From the annual report, I think HAS expects DDI to become a cash cow. $10 a month equal $1.2 million sales a year for every 10,000 users. If we define a successful DDI as one that puts out a Dragon's and a Dungeon's worth of material a month plus a game table, we already know the content can be profitable at $10 a month (given the cover prices of Dungeon and Dragon). (Less leasing revenue or whatever to Paizo.)

I will grant that HAS has been doing so well that 12% may be low compared to the other divisions and WotC may come under pressure to do better. But it certainly isn't a drag on Hasbro and that means a lot.

I agree about DDI. There is some guaranteed revenue IF, big IF, they get it to work. I just don't know at this point though.
 

Dedekind

Explorer
Interesting. So, if WotC can get 1% of the 6 million player population to do DDI at $10 a month then that would be $7.2 million a year. A significant boost for WotC (albeit tiny for Hasbro).
 

Dannyalcatraz

Schmoderator
Staff member
There was belief that the hobby (or even the industry) was anything other than a blip?

Well...we're big enough to warrant a cancelled Sat. morning TV show in the 80's and 2 bad movies in this century...
 

El Mahdi

Muad'Dib of the Anauroch
So it sounds to me like Hasbro does take DDI seriously and is watching it closely for signs of success or failure. It seems that if WoTC doesn't get DDI working and generating a substantial revenue (based on expectations as mentioned above) they could be in trouble with Hasbro. One can probably assume the sales from the release of 4E were what was expected, but if the new system doesn't "convert" enough customers over the long term (I think it looks about 50/50 right now) and DDI doesn't live up to expectations, WoTC will be in trouble. They really need to get DDI running and have it be a success.
 

Scribble

First Post
My guess is that someone (maybe that guy who was doing most of the speaking, or maybe his minions) gets a whole mess of reports detailing various things that he (or his minions) boil down into the annual report.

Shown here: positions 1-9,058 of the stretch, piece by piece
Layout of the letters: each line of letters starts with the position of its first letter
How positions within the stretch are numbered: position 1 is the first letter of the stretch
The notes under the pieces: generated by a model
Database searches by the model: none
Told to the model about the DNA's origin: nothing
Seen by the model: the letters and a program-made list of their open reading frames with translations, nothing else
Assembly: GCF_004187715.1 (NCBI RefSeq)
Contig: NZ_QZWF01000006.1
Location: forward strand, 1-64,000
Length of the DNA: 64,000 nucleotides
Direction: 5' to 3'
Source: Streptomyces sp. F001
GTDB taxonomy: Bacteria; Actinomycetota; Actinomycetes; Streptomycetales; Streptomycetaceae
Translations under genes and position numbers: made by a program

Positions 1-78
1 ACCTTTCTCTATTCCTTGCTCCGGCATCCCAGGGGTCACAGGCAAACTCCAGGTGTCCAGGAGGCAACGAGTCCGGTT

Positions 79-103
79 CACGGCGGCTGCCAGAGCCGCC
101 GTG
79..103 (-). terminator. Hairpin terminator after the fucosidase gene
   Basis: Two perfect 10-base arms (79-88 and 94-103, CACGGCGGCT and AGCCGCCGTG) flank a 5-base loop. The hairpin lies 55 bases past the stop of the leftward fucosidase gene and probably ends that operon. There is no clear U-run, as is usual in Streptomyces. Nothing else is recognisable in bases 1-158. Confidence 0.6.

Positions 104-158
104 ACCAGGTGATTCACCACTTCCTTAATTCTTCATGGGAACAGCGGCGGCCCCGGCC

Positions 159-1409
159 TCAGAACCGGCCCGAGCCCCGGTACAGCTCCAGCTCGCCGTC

He possibly doesn't even know what D&D IS let alone that they own it and sell it. He might not even know there's a department called WoTC, or even if he does he doesn't really know the function.

Probably the only reason that card game got a mention is because it is doing well in Japan, and therefore popped up in a "products doing well in foreign countries" report that he (or his minions) ran in order to show how well they're doing over seas.
 


joethelawyer

Banned
Banned
All their annual reports never really reported much on anything other than WotC as a whole.

I did a back of the envelope calculation once and I put D&D as contributing about $30 million in sales in 2007 (give or take about $5 million). When I looked at the year 3E came out, I got about $40 million. These are purely guesses, but with Hasbro's total annual sales of $4 billion, D&D represents less than 1% of the company revenue and WotC is less than 5%.


that could be right. i think it might be smaller though. magic is by far the greater share of wotc's business. here are some figures from 2006 and back a few years...

........



Company Briefs-Gale Group, 07/15/2008, Wizards Of The Coast Inc.

Copyright 2008 Gale Group, Inc., All Rights Reserved
Company Briefs-Gale Group
July 15, 2008
Wizards Of The Coast Inc.
PO Box 707
Renton, WA 98057-0707
United States

OTHER ADDRESS: 1600 Lind Ave. SW, Ste. 400, Renton, WA, 98057-3305

* * * * * * * * * * COMMUNICATIONS * * * * * * * * * *
TELEPHONE: (425) 226-6500, (800)821-8028
FAX: (425)204-5916
URL: www.wizards.com/
E-MAIL: corporateinfo@wizards.com

* * * * * * * * * * COMPANY IDENTIFIERS * * * * * * * * * *
GALE COMPANY NO: 0000349669

* * * * * * * * * * COMPANY INFORMATION * * * * * * * * * *
INCORPORATION DATE: January, 1990
LEGAL STATUS: Exporter; Private Subsidiary, Headquarters Location
EMPLOYEES: 300 (Corporate Home Page)

* * * * * * * * * * CORPORATE STRUCTURE * * * * * * * * * *

ULTIMATE PARENT: Hasbro Inc.
IMMEDIATE PARENT: Hasbro Inc.

* * * * * * * * * * EXECUTIVES * * * * * * * * * *

OFFICERSNAMETITLEPOSITIONLoren GreenwoodChief Executive Officer and PresidentChief Executive Officer

* * * * * * * * * * DESCRIPTION * * * * * * * * * *
Manufacturing: Book and magazine publishing.

* * * * * * * * * * MARKET AND INDUSTRY * * * * * * * * * *
PRIMARY NAICS:
511130 - Book Publishers
SECONDARY NAICS:
511120 - Periodical Publishers
PRIMARY SIC:
2731 - Book Publishing & Printing
SECONDARY SIC:
2721 - Periodicals Publishing & Printing
PRODUCTS:
Alphablitz - Games
Arc Systems - Apparel--athletic
D20 System - Games
D20 System - Novelty items--paper
Deadlands - Games
Deckmaster - Games
Dungeon Master - Games
Dungeon! - Games
Dungeons and Dragons - Trading cards and stamps
Edition 1 - Games
Everway - Trading cards and stamps
Legends - Game machines
Magic - Game tables
Magic the Gathering - Trading cards and stamps
Multiverse Gift Box - Game machines
Pocket Players Guide - Games
Roborally - Publisher's imprints
Star Sisterz - Games
The Dark - Games
Wizards of the Coast - Games

* * * * * * * * * * FINANCIALS * * * * * * * * * *
FISCAL YEAR DATE: December 31, 2006

* * * * * * * * * * FINANCIALS * * * * * * * * * *
FISCAL YEAR DATE: December 31, 2006

SALES (Mill USD) SOURCE EMPLOYEES


2006 $72.00 Estimate 300
2005 $72.00 Estimate 300
2004 $72.00 Estimate 300